The Head of Brand and Marketing Communications, Mabel Adeteye, said, “We are excited to support young creatives in the entertainment industry through “Sounds of ALAT.” The workshop will provide a platform for participants to acquire industry knowledge and showcase their talent. We encourage interested persons to visit our website or follow @alat.ng on all social media channels for more information.”
Fidelity Bank announces private placement of 3.037bn ordinary shares
Fidelity Bank Plc has announced a private placement of 3,037, 414,308 ordinary shares of 50k at N4.60 per share, which opened on Wednesday, February 22 and closed on Thursday, February 23, 2023.
Two applications were received for a total of 3,037,414,308 ordinary shares in connection with the private placement.
The two applications were found to be valid, accepted and processed. All applications were received within the offer period of Wednesday, February 22 and Thursday, February 23, 2023.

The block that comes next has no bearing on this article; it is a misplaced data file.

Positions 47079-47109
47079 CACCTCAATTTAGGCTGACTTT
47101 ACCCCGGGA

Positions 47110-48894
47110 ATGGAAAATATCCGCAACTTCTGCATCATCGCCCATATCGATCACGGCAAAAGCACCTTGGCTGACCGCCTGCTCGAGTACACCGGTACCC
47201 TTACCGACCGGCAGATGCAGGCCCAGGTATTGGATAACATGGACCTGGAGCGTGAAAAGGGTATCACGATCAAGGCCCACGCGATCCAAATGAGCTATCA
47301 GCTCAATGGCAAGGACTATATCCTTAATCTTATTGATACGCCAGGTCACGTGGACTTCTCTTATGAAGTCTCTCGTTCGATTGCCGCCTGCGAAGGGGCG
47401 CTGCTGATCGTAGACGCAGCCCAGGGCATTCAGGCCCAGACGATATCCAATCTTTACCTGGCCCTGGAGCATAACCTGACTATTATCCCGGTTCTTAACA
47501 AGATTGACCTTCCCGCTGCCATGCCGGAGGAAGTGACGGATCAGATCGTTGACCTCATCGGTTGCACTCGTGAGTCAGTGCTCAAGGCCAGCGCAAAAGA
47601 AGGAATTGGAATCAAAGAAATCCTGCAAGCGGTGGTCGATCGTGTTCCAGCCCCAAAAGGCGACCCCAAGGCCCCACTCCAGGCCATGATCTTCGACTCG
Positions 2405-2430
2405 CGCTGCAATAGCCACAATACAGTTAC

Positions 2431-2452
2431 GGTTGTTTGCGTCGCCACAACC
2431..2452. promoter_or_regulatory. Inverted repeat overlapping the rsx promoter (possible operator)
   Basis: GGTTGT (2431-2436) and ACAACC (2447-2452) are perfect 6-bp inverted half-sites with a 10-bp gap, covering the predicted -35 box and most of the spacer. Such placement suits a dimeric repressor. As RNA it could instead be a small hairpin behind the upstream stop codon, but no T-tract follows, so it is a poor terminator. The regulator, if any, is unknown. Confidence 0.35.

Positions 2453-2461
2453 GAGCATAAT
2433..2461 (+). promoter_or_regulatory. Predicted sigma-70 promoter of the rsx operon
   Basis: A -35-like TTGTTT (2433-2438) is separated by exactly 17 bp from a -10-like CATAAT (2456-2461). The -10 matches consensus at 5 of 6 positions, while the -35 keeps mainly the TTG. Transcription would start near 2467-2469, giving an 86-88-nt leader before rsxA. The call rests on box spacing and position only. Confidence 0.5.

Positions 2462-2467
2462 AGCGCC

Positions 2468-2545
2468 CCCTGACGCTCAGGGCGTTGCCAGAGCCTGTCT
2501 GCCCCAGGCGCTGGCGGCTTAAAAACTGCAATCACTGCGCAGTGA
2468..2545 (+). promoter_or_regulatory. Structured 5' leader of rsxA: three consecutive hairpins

The private placement by the two applications received a 100 percent subscription. In terms of the breakdown of the allotment, the first applicant got the 287,414,308 shares applied for at 100 percent, while the second applicant got the 2,750,000,000 shares applied for also at 100 percent.
The Securities & Exchange Commission (‘‘SEC’’ or ‘‘Commission’’) has cleared the basis of the allotment stated above as well as the announcement.
CSCS accounts of successful allottees will be credited with shares allotted not later than Friday, May 5, 2023, by the Registrars to Fidelity Bank Plc, First Registrars & Investor Services Limited.